June 3, 1969, Philadelphia: Padres 6, Phillies 5 (box score)
Fresh off their fourth straight victory, the Padres sent Clay Kirby to the mound against Philadelphia’s Woodie Fryman. San Diego struck early in this one. With two out in the first, Ollie Brown drew a walk. Nate Colbert followed with a single, and the streaking (.320/.433/.920 over his previous 12 games) Al Ferrara then doubled to center, scoring both runners and putting the Padres on top, 2-0.
The Phillies answered with a run in the home half. Deron Johnson drove home Cookie Rojas, who had doubled earlier in the inning, with a sacrifice fly to Ferrara in left.
The score remained 2-1, Padres, until the top of the fourth. San Diego struck for three runs that inning, all coming with two outs. Chris Cannizzaro led off with a single. After Clay Kirby struck out and John Sipin grounded out (advancing Cannizzarro to second), Roberto Pena stepped up and delivered a run-scoring single. An error by Johnny Briggs allowed Pena to take second on the play, but it didn’t matter. Brown promptly smoked a two-run homer to left, extending the Padres’ lead to 5-1.
In the bottom of the fourth, the Phillies worked some two-out magic of their own (with a little help from the Padres). With runners at second and third, Larry Hisle grounded to shortstop Pena, who failed to make the play, allowing Deron Johnson to score and Hisle to reach first base. Terry Harmon then singled home Hisle to pull the home team to within two runs. Kirby escaped further damage by striking out pinch hitter Gene Stone to end the inning.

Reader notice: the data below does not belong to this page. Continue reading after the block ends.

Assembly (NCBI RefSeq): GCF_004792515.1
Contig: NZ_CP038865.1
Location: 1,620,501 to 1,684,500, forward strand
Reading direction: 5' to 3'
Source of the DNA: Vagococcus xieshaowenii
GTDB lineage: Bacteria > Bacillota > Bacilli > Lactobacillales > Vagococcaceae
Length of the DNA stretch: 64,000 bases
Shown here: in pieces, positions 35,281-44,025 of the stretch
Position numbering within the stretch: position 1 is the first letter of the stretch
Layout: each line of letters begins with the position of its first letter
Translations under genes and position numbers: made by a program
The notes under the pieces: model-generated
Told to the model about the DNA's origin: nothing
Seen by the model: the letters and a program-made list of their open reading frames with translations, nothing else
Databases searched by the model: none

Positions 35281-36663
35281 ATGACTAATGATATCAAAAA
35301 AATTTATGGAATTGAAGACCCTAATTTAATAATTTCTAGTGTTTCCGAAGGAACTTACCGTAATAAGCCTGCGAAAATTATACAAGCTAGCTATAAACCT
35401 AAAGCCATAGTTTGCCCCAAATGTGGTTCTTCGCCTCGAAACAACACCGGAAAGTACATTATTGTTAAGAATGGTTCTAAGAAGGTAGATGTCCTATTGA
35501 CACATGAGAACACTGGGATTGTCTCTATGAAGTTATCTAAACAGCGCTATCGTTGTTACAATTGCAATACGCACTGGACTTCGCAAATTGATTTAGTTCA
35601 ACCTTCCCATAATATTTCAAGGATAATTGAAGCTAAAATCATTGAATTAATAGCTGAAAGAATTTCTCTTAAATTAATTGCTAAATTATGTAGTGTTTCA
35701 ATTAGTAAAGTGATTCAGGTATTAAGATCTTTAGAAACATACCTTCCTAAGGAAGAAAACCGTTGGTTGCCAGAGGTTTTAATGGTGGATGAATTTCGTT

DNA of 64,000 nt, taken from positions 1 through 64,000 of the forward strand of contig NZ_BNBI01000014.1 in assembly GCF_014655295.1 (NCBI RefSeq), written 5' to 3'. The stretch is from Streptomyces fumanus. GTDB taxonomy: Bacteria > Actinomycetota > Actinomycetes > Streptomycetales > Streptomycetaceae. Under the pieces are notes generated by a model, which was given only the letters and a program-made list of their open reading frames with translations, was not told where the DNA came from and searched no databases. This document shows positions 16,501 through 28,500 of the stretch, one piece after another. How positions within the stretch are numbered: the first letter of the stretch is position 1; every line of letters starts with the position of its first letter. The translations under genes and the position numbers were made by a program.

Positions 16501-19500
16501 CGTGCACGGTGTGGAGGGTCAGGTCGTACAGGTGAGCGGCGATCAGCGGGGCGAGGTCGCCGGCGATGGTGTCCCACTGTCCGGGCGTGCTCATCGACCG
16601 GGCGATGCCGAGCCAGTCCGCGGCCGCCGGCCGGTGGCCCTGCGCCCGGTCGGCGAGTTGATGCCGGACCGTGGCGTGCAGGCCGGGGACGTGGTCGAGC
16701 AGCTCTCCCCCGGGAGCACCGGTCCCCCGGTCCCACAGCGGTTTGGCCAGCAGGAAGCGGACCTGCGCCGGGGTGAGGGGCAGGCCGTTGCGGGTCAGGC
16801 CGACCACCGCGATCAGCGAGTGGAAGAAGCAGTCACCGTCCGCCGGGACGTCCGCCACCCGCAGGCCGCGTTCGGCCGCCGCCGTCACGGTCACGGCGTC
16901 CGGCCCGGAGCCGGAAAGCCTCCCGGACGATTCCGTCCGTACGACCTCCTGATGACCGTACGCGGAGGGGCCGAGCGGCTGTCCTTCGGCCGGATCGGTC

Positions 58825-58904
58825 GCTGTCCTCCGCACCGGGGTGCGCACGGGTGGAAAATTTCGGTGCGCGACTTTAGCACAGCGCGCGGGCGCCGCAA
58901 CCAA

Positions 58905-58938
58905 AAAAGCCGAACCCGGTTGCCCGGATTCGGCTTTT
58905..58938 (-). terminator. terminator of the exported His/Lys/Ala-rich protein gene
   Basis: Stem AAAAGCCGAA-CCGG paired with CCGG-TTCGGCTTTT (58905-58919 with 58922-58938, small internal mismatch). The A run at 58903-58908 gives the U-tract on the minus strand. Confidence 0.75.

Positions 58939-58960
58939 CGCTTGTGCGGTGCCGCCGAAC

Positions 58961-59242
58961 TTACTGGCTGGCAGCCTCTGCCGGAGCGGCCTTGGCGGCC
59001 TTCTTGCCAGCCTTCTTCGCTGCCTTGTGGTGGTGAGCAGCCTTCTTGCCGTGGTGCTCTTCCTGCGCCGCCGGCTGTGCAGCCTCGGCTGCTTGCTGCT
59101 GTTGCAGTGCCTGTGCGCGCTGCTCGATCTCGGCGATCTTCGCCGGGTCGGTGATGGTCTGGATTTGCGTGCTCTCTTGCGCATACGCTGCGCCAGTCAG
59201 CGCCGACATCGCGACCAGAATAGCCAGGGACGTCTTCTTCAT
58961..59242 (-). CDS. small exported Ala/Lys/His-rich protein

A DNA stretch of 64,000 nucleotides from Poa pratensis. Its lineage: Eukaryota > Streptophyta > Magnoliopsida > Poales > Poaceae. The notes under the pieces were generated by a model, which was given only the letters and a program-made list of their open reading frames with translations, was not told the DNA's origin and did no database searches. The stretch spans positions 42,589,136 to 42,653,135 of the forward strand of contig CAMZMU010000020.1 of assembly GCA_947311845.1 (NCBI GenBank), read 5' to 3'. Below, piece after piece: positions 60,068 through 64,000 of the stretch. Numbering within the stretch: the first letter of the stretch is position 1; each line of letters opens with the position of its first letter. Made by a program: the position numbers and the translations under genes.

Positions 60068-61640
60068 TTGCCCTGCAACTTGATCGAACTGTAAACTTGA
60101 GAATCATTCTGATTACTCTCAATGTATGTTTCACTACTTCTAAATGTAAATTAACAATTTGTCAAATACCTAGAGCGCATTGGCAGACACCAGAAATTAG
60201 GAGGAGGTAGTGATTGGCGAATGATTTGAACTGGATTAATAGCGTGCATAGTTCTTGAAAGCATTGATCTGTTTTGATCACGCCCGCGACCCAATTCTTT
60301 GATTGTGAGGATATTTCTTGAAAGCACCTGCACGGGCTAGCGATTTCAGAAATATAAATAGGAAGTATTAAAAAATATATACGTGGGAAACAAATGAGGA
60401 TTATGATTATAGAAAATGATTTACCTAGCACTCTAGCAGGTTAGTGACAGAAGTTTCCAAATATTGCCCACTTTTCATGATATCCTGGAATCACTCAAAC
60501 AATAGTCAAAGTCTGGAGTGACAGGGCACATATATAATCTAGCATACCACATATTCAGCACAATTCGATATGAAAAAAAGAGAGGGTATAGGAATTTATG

Philadelphia added a run in the fifth, but the Padres got it back in the top of the sixth, when a Nate Colbert single gave the visitors what would turn out to be an important piece of insurance. The Phillies weren’t going quietly and pushed across another run against reliever Tommie Sisk in the eighth.
In a sign of the times, Sisk came to bat in the top of the ninth with a one-run lead. He struck out trying to lay down a sacrifice bunt before returning to the mound to try and seal the victory.
The Phillies, however, had other ideas. A one-out double off the bat of Tony Taylor signaled the end of Sisk’s night. Right-hander Jack Baldschun came into the game and struck out Rojas. Then, with the left-handed hitting Johnny Callison due up, Padres skipper Preston Gomez turned to the southpaw Billy McCool. Befitting a man of his name, McCool retired Callison on a fly ball to center to end the game.
Elsewhere in the world: The final episode of Star Trek aired.